The Cave of Petralona in Chalkidiki, an important link in the chain of human evolution, was discovered by chance in May 1959. Philippos Chatzaridis, an inhabitant of the village of Petralona in Chalkidiki, was looking for water when he stumbled across a cave on Mt Katsika, roughly 300 metres above sea level.
A year later, in the same area, Christos Sarriyiannidis from the same village found the fossilized skull of a prehistoric human, covered with stalactite material.
This discovery was to make many scientists revise their views concerning the prehistoric inhabitants of Europe.
Researchers estimate that the Archanthropus skull, complete except for the lower jaw, may be about 700,000 years old, making it the oldest European. It is the skull of a man who died aged 32, a ripe old age by the standards of the time.
In the same cave were also found fossilised traces of the oldest fire ever lit by human hand, dated to about 1,000,000 years ago. The ancient hominids of Petralona lived here about a million years ago. They first entered the Petralona cave when the climate began to get colder, at the beginning of the Pleistocene, 1,700,000 years ago. The cave offered them shelter from the cold, as it has a constant temperature of 17ο C.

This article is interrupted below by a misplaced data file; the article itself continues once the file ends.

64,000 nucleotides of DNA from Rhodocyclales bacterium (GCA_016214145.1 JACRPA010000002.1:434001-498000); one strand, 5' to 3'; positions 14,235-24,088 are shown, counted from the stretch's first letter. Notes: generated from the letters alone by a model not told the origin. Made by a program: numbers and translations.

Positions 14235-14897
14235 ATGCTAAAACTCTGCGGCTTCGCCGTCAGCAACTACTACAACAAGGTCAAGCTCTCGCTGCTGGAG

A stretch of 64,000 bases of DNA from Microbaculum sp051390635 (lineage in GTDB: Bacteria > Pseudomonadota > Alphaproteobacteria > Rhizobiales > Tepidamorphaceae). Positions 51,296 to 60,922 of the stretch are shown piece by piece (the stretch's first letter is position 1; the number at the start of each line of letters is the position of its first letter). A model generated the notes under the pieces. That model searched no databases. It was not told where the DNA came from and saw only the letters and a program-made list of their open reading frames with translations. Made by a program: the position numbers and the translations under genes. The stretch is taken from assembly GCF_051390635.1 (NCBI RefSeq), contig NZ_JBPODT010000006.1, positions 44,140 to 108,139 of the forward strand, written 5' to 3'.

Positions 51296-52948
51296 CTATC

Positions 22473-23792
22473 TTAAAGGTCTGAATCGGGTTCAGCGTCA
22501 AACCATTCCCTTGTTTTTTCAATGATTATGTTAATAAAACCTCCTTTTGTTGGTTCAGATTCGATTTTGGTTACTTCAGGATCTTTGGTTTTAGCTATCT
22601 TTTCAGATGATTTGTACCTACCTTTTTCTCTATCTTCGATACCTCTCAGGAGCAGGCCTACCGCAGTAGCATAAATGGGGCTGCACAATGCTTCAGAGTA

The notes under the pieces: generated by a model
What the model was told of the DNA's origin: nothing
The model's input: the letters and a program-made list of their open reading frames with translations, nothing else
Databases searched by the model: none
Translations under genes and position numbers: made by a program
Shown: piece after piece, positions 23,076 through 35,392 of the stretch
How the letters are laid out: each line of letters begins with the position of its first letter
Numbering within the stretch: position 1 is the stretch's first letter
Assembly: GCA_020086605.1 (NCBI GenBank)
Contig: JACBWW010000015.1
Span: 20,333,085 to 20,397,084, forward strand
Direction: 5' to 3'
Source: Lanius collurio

The cave also contained bones from various animals including bear, hyena, rhinoceros, lion, deer, panther, 25 species of bird, 16 species of rodent and 17 species of bat.
Petralona Cave is roughly 2 kilometres long. The cave entrance is an artificial tunnel about 100 metres long, running through deposits from the erosion of the mountain side which have covered the old, natural entrance. The temperature inside the cave remains constant at about 17 (+1) degrees centigrade all year round. There are display cases on either side, containing stone and bone tools, bones, jawbones and teeth from various animals.